WSU Names 2020 Brady Distinguished Professors
OGDEN, Utah – Two Weber State University professors, acclaimed for contributions to their disciplines of history and zoology and who share a passion for conservation, have been named Weber State University’s 2020 Brady Presidential Distinguished Professors.
Sara Dant, professor and chair of the history department, and zoology professor Christopher Hoagstrom, will be honored at this year’s graduation event, which is now scheduled for Aug. 29.
The honor was established in 2006 to recognize WSU faculty members who have demonstrated the highest quality teaching, scholarship, research and community service. A generous gift from Rodney and Carolyn “Mitzi” Brady made recognition funding possible. The late Rodney Brady served as WSU president from 1978 to 1985.
History professor Sara Dant is an author and presenter whose work focuses on environmental politics in the United States with an emphasis on the creation and development of consensus and bipartisanism.
She began her career at Weber State in 2001 after earning her master’s and doctoral degrees in American studies and history respectively at Washington State University, where she was recognized as an outstanding scholar and teacher.
Dant has published dozens of articles, book chapters and reviews. Her most recent book, “Losing Eden: An Environmental History of the American West,” dissects the interaction between people and nature over time. The work, which was well reviewed in scholarly journals and popular periodicals, led to numerous podcasts, public radio interviews, invited lectures and book signings.
Dant has also authored several prize-winning articles on western environmental politics and published two chapters on Utah history: “The ‘Lion of the Lord’ and the Land: Brigham Young's Environmental Ethic” (2019) and “Going with the Flow: Navigating to Stream Access Consensus” (2014). She co-authored the two-volume Encyclopedia of American National Parks (2004).
Dant has served as an expert witness in two environmental law cases in Utah. One of the cases involved public access on the Weber River. Dant had the task of documenting historical evidence of commercial use of the river — research that determined jurisdiction over and access to the waterways. Ultimately, her research and testimony were so compelling, the district court decided in favor of public access, a decision later upheld by the Utah Supreme Court.
A popular teacher, Dant’s lectures combine wit and scholarship that students say give them a new appreciation of history.
“I firmly believe people care about what they know, which makes history as relevant today as ever,” Dant said. “My students know my favorite question is, ‘At what cost?’ Who or what pays the price for the decisions we've made in the past and how does that play out over time? To me, it’s a terrific shorthand for getting at the essence of history — the study of change over time — and thinking deeply about how we secure a sustainable future in which both humans and nature can thrive and endure.”
Dant was selected as the 2019-20 John S. Hinckley Fellow at Weber State for excellence in scholarship, teaching and service and has twice received the university’s Faculty Sustainability Research Award (2015, 2017).
Zoology professor Christopher Hoagstrom, has spent a lifetime researching and writing about freshwater fish and the rivers in which they reside. He wants students to understand connections between everyday life and conservation and how both fish and humans depend equally on an adequate, clean water supply.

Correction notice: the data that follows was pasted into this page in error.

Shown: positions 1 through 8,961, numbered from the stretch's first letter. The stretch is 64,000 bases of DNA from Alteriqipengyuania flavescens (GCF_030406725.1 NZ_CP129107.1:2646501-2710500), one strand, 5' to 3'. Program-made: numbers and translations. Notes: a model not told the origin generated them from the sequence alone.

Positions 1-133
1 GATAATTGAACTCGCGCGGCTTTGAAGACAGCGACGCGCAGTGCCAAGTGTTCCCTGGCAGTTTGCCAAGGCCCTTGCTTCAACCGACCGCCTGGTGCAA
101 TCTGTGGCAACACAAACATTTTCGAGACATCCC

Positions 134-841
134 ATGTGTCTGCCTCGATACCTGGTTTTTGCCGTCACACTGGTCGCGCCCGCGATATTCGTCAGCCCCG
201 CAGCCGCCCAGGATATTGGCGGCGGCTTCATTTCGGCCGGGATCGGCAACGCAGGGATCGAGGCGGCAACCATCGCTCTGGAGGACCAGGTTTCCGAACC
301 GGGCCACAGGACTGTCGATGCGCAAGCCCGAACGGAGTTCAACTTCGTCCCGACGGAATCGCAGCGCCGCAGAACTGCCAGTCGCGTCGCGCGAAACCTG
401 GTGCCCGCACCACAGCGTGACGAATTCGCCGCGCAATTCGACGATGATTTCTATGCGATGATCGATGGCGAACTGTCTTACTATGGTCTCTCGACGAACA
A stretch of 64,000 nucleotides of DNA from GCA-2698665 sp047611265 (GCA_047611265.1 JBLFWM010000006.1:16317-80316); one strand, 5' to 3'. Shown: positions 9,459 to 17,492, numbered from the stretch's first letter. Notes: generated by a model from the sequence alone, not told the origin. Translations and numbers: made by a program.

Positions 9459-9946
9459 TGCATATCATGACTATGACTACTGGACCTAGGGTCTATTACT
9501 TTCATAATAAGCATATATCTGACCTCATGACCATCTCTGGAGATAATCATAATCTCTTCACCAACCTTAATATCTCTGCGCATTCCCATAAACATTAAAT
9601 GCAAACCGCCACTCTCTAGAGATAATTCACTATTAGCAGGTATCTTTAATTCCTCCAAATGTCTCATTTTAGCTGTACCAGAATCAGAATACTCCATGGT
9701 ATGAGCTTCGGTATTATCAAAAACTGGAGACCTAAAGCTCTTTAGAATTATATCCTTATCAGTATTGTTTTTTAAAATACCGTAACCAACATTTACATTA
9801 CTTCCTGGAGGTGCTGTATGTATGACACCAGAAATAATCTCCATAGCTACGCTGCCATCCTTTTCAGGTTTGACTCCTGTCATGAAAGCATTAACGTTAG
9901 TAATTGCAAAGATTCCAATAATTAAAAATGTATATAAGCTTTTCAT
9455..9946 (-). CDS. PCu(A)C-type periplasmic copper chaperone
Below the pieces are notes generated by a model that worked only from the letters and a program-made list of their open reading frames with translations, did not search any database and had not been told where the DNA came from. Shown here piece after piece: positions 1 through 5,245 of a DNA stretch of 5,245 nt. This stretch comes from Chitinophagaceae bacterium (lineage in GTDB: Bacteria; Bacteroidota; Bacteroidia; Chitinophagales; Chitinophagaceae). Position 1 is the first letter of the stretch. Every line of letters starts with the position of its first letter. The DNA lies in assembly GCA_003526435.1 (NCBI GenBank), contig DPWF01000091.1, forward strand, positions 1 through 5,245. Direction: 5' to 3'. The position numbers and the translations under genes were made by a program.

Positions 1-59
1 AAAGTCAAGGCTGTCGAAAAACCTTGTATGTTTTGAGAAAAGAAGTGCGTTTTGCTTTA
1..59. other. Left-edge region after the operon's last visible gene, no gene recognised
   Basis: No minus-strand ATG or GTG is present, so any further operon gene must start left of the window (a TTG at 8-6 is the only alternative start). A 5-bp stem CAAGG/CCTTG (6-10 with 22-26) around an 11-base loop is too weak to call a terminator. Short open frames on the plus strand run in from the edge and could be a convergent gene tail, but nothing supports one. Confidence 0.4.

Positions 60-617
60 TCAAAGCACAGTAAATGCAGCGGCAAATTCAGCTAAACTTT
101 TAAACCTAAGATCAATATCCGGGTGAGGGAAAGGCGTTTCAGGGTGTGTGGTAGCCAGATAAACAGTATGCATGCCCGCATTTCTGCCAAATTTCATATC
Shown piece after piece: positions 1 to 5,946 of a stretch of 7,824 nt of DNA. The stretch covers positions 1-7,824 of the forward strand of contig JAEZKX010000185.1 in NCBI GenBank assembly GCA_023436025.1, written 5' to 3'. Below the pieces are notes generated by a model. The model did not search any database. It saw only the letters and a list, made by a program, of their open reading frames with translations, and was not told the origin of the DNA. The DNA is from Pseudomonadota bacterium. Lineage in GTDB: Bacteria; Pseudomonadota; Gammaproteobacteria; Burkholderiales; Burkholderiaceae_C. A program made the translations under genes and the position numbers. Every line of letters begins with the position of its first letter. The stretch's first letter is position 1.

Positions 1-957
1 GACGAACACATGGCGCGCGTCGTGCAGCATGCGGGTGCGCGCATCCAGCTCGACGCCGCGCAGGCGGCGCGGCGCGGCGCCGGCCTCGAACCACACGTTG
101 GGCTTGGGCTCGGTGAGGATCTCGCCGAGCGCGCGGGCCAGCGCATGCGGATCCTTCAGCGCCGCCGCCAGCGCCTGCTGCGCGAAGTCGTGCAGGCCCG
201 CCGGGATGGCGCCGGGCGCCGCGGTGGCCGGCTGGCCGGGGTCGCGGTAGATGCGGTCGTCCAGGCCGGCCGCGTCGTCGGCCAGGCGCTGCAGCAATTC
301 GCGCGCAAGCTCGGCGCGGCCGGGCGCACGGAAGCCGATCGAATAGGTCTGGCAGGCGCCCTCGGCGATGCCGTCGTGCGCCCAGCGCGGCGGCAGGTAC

“People are ultimately in the same puddle as the fish we affect,” Hoagstrom explains. “As more and more water is used and polluted, we are remiss to take this resource for granted. Thus, efforts to conserve freshwater fish not only seek to preserve our natural resources but also make us more aware of and more knowledgeable about issues with our own water supply.”
Hoagstrom, who earned his doctoral degree in Wildlife and Fisheries Sciences from South Dakota State University in 2006, joined WSU’s zoology faculty the same year, serving as department chair from 2012 to 2019.
He has overseen teams of undergraduate students conducting multi-year field research in northern Utah. In 2016, Utah’s Division of Wildlife Resources (UDWR) enlisted Hoagstrom’s assistance with a problem at their community fisheries. Trout stocked into the ponds are easy targets for fish-eating birds, especially the voracious double-crested cormorant. Hoagstrom and a revolving group of undergraduate research students have made extensive observations of the birds at the ponds and have provided recommendations to assist UDWR in mitigating the problem without harming either fish or birds. Hoagstrom and his students have also done an extensive sampling of trout populations in the canyon streams of the northern Wasatch Front in cooperation with UDWR. Their documentation of troutless streams helped facilitate several reintroductions of native Bonneville cutthroat trout. Hoagstrom’s students have since monitored the success of reestablished populations.
Hoagstrom was a WSU 2012 Gwen S. Williams Prize honoree for extraordinary work by faculty. In 2019, he was presented the Office of Undergraduate Research College of Science Outstanding Mentor Award.
“I do my best to help students connect fundamental concepts with applied subjects and problems,” Hoagstrom said. “Because it's exciting to understand complex topics with real-world relevance, I try to give students that experience.”
Hoagstrom has served in leadership roles for both the Desert Fishes Council and the Ogden Nature Center. In addition to more than 20-peer reviewed articles, he co-edited a multi-authored volume to be published by the University of Chicago Press this year, "Standing Between Life and Extinction, Ethics and Ecology of Conserving Aquatic Species in North American Deserts."
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